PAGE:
was first noticed by Bob Metcalfe, the inventor of a localized networking technology called Ethernet. During the late 1970s Metcalfe was selling a combination of Ethernet, Unix, and TCP/IP (the internet protocol), as a way to make large networks out of many small ones. Metcalfe says, "The idea that the value of a network equals n squared came to me after I failed to get networks to work on a small scale, despite many repeated experiments." He noticed that networks needed to achieve critical mass to make them worthwhile. But he also noticed that as he linked together small local networks here and there, the value of the combined large network would multiply abruptly. In 1980 he began formulating his law: value = n x n.
In fact, n2 underestimates the total value of network growth. As economic journalist John Browning notes, the power of a network multiplies even faster than this. Metcalfe's observation was based on the idea of a phone network. Each telephone call had one person at each end; therefore the total number of potential calls was the grand sum of all possible pairings of people with phones. But online networks, like personal networks in real life, provide opportunities for complicated three-way, four-way, or many-way connections. You can not only interact with your friend Charlie, but with Alice and Bob and Charlie at the same time. The experience of communicating simultaneously with Charlie's group in an online world is a distinct experience, separate in its essential qualities, from communicating with Charlie alone. Therefore, when we tally up the number of possible connections in a network we have to add up not only all the combinations in which members can be paired, but also all the possible groups as well. These additional combos send the total value of the network skyrocketing. The precise arithmetic is not important. It is enough to know that the worth of a network races ahead of its input.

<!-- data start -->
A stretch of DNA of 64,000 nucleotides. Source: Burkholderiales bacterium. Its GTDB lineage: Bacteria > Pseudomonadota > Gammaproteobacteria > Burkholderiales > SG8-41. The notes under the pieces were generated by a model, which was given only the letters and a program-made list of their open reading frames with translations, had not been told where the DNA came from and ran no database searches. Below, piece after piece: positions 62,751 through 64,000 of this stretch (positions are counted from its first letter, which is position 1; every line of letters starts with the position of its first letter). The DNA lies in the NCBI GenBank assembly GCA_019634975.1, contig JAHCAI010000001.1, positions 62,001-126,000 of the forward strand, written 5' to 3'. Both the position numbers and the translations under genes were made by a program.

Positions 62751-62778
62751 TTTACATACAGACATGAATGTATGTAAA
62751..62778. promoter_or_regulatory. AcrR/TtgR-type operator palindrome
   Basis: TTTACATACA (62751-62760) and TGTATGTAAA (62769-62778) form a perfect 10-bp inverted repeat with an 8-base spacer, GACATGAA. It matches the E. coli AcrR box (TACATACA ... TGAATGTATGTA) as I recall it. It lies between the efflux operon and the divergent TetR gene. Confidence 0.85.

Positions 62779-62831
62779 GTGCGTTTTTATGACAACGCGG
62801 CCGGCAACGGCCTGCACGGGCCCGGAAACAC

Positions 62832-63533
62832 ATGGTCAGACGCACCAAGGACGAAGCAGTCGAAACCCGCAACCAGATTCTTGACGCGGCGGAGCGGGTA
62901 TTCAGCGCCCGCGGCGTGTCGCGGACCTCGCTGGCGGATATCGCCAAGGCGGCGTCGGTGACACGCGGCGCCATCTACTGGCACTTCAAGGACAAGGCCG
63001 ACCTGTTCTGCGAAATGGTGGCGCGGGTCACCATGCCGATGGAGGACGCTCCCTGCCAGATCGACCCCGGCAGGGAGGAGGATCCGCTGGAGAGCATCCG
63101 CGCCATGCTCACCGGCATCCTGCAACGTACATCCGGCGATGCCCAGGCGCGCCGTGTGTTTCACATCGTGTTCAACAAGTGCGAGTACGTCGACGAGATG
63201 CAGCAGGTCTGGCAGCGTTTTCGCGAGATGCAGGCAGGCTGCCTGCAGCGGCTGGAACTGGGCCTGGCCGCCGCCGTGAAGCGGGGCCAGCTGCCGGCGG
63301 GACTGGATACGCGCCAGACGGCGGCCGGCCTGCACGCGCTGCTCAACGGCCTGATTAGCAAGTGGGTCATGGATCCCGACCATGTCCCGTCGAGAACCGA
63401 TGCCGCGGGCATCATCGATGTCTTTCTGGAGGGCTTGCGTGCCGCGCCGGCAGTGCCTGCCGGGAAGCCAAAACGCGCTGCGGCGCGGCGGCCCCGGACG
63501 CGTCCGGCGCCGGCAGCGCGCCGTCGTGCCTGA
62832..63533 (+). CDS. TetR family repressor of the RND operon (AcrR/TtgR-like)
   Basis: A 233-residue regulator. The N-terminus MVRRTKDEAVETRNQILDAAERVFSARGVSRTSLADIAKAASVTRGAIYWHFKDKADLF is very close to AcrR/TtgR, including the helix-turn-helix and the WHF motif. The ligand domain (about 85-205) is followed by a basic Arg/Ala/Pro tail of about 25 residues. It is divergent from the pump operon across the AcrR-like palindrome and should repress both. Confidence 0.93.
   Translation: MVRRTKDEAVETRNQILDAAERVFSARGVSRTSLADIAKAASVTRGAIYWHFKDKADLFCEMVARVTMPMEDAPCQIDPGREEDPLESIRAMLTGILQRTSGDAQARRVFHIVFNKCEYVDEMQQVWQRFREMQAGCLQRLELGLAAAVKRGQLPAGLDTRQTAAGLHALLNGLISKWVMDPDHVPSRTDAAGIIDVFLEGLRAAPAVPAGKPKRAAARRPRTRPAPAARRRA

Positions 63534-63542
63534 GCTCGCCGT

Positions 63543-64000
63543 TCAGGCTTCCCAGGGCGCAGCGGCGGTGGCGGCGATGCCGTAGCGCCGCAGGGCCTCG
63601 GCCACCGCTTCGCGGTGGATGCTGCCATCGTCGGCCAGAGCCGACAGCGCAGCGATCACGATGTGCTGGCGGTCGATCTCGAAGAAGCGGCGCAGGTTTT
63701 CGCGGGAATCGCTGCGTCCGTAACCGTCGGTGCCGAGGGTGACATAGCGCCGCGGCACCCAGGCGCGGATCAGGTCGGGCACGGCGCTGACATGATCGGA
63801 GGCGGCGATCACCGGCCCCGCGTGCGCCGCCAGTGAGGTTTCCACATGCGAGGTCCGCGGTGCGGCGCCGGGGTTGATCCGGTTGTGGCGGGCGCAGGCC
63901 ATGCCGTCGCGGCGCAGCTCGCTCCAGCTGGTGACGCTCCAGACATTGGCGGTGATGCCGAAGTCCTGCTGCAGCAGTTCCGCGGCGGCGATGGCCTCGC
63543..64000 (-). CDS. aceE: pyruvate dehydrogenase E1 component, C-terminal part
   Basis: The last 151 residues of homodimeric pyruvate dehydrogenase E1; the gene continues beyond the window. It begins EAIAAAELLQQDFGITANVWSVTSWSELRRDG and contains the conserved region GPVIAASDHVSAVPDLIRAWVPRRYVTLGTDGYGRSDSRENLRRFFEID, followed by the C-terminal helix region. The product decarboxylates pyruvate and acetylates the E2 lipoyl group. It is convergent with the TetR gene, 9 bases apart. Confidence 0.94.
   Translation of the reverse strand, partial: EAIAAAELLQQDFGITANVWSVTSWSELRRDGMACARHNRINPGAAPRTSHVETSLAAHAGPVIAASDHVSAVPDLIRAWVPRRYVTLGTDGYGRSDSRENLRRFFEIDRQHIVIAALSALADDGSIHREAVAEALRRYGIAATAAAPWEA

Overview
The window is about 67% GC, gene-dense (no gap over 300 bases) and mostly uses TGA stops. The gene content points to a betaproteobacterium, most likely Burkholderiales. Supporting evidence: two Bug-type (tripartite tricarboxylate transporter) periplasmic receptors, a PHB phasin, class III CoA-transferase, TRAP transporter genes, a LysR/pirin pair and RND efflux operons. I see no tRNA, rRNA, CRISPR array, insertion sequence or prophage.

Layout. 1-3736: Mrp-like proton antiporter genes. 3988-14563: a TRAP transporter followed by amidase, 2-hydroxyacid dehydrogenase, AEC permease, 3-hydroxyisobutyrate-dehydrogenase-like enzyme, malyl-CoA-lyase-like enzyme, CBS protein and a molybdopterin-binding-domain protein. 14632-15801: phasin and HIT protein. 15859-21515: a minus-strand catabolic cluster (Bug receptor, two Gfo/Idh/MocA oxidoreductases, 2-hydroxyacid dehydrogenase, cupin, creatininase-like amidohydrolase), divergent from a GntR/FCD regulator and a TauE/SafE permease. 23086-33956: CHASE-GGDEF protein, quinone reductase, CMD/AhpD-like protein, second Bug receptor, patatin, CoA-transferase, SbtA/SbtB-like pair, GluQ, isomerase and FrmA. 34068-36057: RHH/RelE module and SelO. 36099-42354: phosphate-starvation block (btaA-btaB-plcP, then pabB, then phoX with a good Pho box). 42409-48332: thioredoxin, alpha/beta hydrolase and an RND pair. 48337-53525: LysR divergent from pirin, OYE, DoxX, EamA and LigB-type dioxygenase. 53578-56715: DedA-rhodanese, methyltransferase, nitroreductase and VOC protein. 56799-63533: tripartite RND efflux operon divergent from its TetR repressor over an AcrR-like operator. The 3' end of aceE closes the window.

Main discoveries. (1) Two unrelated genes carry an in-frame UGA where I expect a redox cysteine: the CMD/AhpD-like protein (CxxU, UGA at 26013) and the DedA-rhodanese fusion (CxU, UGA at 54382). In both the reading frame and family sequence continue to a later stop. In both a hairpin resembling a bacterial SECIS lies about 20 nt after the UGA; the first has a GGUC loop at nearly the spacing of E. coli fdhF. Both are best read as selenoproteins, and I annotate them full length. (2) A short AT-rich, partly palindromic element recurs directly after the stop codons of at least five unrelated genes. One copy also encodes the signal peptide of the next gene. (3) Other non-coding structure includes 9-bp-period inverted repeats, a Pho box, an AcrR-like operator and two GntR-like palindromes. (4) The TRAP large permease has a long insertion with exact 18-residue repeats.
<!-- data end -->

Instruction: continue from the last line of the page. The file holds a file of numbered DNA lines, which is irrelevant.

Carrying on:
This tendency of networks to drastically amplify small inputs leads to the second key axiom of network logic: the law of increasing returns. In one way or another this law undergirds much of the strange behavior in the network economy. The simplest version goes like this: The value of a network explodes as its membership increases, and then the value explosion sucks in yet more members, compounding the result.